FEATURE1 March 2010

Double Lives – Sarah Phillips

Researchers reflect on their out of hours pursuits. This month Sarah Phillips, head of health at Ipsos Mori, and also a cani-cross runner.

Tell us about your day job
I’m head of health at Ipsos, with responsibility for leading the UK-based pharmaceutical research team and setting the global strategy for the division.

Tell us about your other life
I race competitively with my dog, Flavia, in cani-cross (cross-country running with a dog tied to you). We compete in 5km races with CaniX, the official UK cani-cross organisation, and are currently 14th in our class. Flavia, an Italian Spinone, is attached to me via a bungee cord, and the idea is that she pulls as I run. However, we aren’t so hot on the pulling part all of the time.

How do you fit the two around each other?
I don’t have a great deal of choice. Flavia will not let me go until we’ve been out together. We usually go out first thing in the morning, before the work day starts.

Ever tempted to take up cani-cross running full time?
There is nothing more satisfying than running alongside Flavia and seeing how happy she is going at full pace. She loves being out in all weathers and never cares about how far we go. But I think full time would always be an unrealistic dream.

What does cani-cross offer you that research doesn’t?
Taking part in cani-cross means I am outside every day, in any weather. I have a motivator to get outside and get some fresh air to make up for sitting at a computer for most of the rest of the day.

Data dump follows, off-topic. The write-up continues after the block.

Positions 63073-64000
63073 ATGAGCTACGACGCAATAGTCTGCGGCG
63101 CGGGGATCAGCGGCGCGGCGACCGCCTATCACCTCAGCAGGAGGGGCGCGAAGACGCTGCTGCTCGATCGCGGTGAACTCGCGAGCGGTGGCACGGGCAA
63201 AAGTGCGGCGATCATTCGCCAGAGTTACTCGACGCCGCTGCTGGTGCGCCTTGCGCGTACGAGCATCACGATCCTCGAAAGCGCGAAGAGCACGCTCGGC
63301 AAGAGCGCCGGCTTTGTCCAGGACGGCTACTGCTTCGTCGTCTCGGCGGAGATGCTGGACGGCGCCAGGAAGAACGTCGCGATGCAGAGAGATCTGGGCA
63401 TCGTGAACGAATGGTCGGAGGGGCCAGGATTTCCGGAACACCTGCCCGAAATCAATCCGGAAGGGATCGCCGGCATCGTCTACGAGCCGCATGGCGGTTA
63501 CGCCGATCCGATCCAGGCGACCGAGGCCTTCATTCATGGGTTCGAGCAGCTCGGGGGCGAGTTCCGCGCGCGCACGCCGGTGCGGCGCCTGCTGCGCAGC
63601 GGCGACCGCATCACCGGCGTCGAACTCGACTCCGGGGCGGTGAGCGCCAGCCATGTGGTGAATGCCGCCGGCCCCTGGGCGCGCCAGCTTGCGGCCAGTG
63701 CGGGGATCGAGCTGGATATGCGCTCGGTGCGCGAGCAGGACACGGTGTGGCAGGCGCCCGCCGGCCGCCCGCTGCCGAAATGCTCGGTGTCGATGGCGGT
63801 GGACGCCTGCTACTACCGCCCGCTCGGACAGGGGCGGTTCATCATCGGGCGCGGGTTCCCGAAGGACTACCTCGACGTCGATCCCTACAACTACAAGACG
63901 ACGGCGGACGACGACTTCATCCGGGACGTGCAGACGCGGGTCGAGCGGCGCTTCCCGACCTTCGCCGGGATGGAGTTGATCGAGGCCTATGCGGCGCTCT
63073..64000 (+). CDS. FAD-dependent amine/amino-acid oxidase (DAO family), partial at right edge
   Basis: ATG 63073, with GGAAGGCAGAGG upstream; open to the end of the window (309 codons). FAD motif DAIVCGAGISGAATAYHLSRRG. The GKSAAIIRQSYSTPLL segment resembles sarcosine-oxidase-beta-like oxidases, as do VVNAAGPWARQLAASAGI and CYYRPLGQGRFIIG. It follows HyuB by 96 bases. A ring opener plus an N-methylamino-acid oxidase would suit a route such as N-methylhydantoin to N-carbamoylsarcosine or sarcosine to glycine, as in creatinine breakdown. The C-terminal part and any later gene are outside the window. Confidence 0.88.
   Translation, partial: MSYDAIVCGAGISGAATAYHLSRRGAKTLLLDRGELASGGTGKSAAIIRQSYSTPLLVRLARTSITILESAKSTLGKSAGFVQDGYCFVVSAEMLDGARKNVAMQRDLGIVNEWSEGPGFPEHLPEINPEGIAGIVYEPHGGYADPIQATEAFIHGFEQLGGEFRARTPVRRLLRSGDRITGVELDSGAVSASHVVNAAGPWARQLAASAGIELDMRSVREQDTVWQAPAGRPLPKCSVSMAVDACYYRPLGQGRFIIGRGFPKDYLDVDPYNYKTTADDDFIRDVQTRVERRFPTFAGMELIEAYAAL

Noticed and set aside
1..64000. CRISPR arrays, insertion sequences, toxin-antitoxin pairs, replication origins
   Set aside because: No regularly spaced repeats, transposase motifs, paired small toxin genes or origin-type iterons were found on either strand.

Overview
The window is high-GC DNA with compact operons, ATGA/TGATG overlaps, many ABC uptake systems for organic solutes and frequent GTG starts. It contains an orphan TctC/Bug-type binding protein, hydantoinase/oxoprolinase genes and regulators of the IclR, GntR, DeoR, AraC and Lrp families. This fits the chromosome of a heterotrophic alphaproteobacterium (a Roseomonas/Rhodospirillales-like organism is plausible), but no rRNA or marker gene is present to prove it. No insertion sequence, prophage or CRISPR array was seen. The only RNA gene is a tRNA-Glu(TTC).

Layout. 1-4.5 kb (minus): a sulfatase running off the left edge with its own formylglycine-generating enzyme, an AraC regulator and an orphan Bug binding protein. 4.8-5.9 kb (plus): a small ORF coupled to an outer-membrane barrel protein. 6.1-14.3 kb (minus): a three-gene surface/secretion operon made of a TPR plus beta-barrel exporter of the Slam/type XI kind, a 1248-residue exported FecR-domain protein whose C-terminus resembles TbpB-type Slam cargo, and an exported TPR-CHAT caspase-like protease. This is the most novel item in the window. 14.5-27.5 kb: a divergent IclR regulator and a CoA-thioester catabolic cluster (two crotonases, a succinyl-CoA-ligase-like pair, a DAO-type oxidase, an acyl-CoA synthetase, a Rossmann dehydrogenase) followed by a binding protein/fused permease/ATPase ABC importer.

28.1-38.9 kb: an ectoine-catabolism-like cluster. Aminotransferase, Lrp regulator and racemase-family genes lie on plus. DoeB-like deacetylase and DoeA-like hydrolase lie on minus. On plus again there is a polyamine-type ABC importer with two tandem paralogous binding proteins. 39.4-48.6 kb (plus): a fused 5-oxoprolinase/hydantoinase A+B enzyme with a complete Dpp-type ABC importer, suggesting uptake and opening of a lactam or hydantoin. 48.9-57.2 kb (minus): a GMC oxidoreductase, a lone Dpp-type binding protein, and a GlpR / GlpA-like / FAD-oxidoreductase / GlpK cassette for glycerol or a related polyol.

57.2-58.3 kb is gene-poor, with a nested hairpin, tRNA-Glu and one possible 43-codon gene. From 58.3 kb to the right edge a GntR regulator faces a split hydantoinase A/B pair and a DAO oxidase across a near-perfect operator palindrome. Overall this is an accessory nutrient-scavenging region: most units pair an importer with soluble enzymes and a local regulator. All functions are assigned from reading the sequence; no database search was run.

What does research offer you that cani-cross doesn’t?
I love the buzz that research gives with lots of ideas flying around, and organising these into a logical and meaningful output.

What does research teach you that you can use as a runner?
I’ve learnt from research that proper planning will repay you tenfold. I like to approach projects with a very clear planning and communication strategy, often running workshops or co-creation meetings to think through the required output and how the research design can really work for the client.

What does cani-cross running teach you as a researcher?
Cani-cross teaches me to enjoy the journey. On race day we aren’t there to finish, we are there to have fun, which for Flavia usually means dragging me through the deepest puddles and deciding to swim in the ponds (with me attached) rather than take part in the race – much to the amusement of people passing by. All too often in research some of the steps that are required to reach the end of a project are considered less interesting or glamorous than the end presentation. It doesn’t have to be like this.

What do your research colleagues say when you tell them about your other life?
Few of them have heard of cani-cross and most of the questions I get asked are about whether I have been pulled over by Flavia (only once is the answer).

What do your running competitors say when you tell them you’re really a researcher?
The great thing about running, and running with a dog in particular, is that everyone is equal. People come from all walks of life.

If you had to give up one of your two lives which would it be?
My ideal would be a longer day, so I could easily run for an hour, get home, shower, eat and still be at my desk on time. I am a strong believer in work-life balance, so I couldn’t work without being out running, and I’d worry that my running would lose its edge if I didn’t also have to get to work.

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